87 Secondly, the applicant’s argument that it was not itself that had failed to fulfil its obligations, but rather its two consultants, must be rejected. Whatever the legal status of those consultants with respect to the contract at issue, the applicant itself is the party which concluded that contract with the Commission. Consequently, it was responsible for the successful implementation thereof vis-à-vis the Commission.
88 The applicant acknowledges as much in its reply of 12 October 2004 to the second evaluation report, in which it maintains that ‘all the personnel involved in the eEBO project from our company are full-time employees or independent consultants who are directly hired by our company, in accordance with the national legislation, [and] they are under the sole technical supervision of our company’. It is likewise stated in Article 6 of the unsigned contract with one of its consultants, which the applicant produced in response to the questions of the Court, that ‘[the applicant] is [ultimately] responsible for the Project results towards the Commission’.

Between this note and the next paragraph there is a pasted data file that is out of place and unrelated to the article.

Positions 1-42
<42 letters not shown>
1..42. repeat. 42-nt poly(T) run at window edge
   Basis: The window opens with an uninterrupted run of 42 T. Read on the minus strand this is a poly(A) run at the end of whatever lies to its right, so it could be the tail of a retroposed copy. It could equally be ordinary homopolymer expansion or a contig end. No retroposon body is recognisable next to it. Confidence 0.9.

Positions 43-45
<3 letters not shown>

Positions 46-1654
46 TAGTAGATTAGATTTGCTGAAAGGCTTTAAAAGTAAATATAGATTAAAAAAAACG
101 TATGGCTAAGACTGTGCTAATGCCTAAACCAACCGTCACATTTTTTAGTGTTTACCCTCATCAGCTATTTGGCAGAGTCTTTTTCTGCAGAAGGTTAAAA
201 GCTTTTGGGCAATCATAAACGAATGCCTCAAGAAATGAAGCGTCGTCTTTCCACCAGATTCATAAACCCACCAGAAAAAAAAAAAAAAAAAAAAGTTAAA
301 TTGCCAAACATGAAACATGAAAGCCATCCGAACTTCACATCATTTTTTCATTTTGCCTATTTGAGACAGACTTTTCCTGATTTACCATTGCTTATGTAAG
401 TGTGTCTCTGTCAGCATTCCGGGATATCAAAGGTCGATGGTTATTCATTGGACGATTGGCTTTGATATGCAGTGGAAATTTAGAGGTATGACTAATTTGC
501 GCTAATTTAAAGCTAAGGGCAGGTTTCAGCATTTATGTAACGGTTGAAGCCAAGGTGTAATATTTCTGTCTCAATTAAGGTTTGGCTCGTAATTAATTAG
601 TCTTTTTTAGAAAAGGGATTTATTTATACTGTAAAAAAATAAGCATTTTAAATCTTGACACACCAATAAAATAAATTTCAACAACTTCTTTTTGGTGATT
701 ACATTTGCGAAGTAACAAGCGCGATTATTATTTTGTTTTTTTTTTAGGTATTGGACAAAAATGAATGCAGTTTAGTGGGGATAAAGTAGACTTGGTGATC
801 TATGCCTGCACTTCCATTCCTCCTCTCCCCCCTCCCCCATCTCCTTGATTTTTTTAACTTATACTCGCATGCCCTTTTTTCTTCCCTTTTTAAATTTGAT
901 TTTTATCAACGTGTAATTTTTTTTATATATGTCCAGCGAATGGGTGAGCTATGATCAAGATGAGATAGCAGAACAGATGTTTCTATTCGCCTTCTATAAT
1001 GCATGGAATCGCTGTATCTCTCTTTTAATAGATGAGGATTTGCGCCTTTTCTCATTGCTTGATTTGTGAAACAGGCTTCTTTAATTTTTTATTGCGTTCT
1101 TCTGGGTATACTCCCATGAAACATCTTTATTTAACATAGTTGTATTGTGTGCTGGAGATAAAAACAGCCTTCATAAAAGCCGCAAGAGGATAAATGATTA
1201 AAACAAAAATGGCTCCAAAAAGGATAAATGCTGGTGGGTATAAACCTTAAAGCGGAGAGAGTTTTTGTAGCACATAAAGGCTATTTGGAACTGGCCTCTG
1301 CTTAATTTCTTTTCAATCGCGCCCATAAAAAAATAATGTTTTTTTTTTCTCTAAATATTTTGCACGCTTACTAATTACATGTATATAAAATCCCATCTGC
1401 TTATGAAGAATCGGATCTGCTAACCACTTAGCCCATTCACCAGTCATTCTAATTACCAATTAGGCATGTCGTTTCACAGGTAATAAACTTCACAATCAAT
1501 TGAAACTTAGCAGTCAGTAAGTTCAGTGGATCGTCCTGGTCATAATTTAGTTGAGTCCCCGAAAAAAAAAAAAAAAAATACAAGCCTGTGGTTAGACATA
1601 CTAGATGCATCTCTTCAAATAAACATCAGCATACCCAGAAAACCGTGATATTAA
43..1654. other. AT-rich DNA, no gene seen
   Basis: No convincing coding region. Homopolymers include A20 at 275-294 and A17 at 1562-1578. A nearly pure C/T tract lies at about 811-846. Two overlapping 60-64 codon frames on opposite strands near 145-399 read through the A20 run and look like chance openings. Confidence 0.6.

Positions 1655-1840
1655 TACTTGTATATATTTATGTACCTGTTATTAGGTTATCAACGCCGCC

– The partial failure to carry out certain services
89 In order to rebut the Commission’s argument, based on the detailed conclusions of the second evaluation report, to the effect that certain documents were provided only in draft form, the applicant merely repeats several times that those documents ‘were consistent with the contract [at issue]’ or ‘complied with the terms of the contract [at issue]’ without producing those documents so as to allow the Court to assess whether they were consistent with the contract at issue. It must therefore be held that the applicant has not adduced concrete evidence capable of demonstrating that it complied fully with its contractual obligations by delivering the required documents.